13 yoga positions to practice at home

When I took my first yoga class, I discovered a new world. I know, you think I'm going to say the same thing about yoga: "Stress is gone as soon as you lift your buttocks up", "The chakras line up as soon as you step on the mat". But no, personally, I must admit that I didn't immediately feel these benefits... The first day, I discovered the dark world of yoga positions.

Yes, my first yoga class reminded me of my Twister years. Do you remember? That game where you had to twist yourself around on a colorful mat? If you've never set foot in a class, you'll see, your first time will certainly remind you of those dark moments of solitude, laughter and gesticulation.

I spent an hour wondering, "What could be behind the upside down dog and the pigeon? How can I put my foot in my hands? Can the human body really do that? ». That reminds you of your situation today? Then it is surely time for you to desacralize yogic postures.


Yoga positions to start at home

Take a deep breath and embark with me on a selection of 13 yoga positions to practice at home, at your own pace. I remember that when I first started yoga, the more precise the explanations were, the easier it was for me to make the postures my own. So, as you will see, I did not spare words in this article.

After this reading, you will have all the cards in hand to practice the basic yoga postures without getting hurt. Sure, you won't necessarily become an expert on the feet behind your head in the blink of an eye, but at least you'll understand the process, alignment and balance you need to have when performing the most common yoga postures. And that's much more important for your practice!

Are you ready to discover some yoga moves? Then, release all your tensions, put on your leggings, unfold your mat... Let's go for explanations!


The dog upside down, Adho Mukha Svanasana



I can still hear my yoga teacher say, "The dog upside down is a resting posture. What is it? I felt my wrists getting warm. My legs were pulling as if they wanted to get bigger (and believe me, it was about time it stopped). My mind kept repeating, "It's hard, but how hard it is! ». You've been starting yoga for a few days? Then don't worry, there are ways to enjoy the upside down dog posture. But you still need to know how to practice this yoga position.

On all fours on your mat, place your legs hip width apart. The shoulders are under the wrists. Place your fingers spread out on the mat, if possible so that your two index fingers form the number eleven in front of you. Inhale in this position. And when you exhale, plant your toes in the ground, take off your knees and push your hips backwards. Here, keep your back straight, in line with your arms. Lengthen the nape of the neck, lift the shoulders away from the ears.

Different variations of the dog upside down. You now have two options. The first is to keep your stomach close to your thighs and your knees bent. The second, which will be for more advanced yogis, is to stretch your legs. If possible, you can also put the soles of your feet on the ground. If this is not possible, it is better to have a straight back and slightly bent legs than straight legs and a round back. The round back is the ultimate enemy of the yoga figure.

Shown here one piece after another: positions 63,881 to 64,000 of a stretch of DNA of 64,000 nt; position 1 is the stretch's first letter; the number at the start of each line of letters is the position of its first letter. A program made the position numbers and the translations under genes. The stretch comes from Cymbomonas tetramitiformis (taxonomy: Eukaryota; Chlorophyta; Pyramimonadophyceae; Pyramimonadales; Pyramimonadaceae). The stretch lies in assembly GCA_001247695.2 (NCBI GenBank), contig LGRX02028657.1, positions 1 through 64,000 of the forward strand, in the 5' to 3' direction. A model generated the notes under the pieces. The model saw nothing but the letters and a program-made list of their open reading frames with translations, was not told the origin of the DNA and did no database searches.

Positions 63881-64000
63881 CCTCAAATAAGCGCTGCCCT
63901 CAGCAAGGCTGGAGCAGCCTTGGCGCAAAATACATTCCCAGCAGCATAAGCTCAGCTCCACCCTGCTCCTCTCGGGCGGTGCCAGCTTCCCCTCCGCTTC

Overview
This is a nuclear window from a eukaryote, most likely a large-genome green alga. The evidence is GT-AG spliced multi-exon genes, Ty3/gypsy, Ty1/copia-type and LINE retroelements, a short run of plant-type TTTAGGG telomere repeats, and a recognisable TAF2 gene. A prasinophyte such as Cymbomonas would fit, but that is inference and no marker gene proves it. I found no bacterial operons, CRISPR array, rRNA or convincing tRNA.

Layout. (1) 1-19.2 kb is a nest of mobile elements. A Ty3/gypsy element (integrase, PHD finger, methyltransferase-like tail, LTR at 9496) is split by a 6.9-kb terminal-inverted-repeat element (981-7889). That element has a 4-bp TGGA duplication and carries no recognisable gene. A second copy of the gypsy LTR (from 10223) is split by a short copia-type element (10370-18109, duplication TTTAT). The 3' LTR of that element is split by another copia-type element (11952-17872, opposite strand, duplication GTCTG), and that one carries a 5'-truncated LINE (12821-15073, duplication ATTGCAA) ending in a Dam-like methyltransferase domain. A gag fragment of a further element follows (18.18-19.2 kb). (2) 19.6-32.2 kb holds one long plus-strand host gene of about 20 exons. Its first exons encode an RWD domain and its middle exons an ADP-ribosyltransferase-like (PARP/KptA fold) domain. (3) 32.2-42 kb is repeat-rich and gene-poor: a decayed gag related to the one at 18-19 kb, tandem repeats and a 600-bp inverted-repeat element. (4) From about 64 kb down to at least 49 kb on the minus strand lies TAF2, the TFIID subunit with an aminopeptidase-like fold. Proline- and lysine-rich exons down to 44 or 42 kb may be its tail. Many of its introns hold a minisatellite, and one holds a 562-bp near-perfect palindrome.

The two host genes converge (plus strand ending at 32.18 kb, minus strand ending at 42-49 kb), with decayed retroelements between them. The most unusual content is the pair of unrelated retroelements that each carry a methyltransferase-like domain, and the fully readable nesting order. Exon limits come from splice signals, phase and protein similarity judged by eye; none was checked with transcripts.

The purpose of the head down yoga position is to stretch the back and open the shoulders. To loosen the legs, during the first upside down dog of your session, you can bend the right and left leg alternately, before returning to the static yoga posture. Take 5 full breaths here. So, not so bad, right?


The sitting clamp, Pashimottanasana



In a sitting position, with your back straight, extend your legs in front of you. You can place a brick under your buttocks so you don't go backwards. It is also advisable to lift the back of the buttocks with your hands to make sure you are sitting properly. The legs are toned and the feet are flexed. That is to say that they are contracted so that the toes look up to the sky (see photo). As you breathe in, grow up, back straight, arms raised to the sky. And on exhalation, dive forward. The arms will try to reach your thighs, calves or feet according to your flexibility.

Here, it is the belly that tries to touch the thighs and not the hands that try at all costs to reach the ankles or the feet. This difference allows you to keep your back as straight as possible. Stretching is done little by little, without forcing. Over the course of the sessions, you can go further in the posture, while keeping your back straight.

You can tuck in your stomach to gain a few centimeters (the ego will say that it's always that way) and of course, you can use a strap for this posture. Place it on each side of your hands and pass it under the soles of your feet. This will stretch the back of the legs, while keeping the back length and a straight spine. The gaze is directed towards the big toes or straight ahead.


The standing clamp, Uttanasana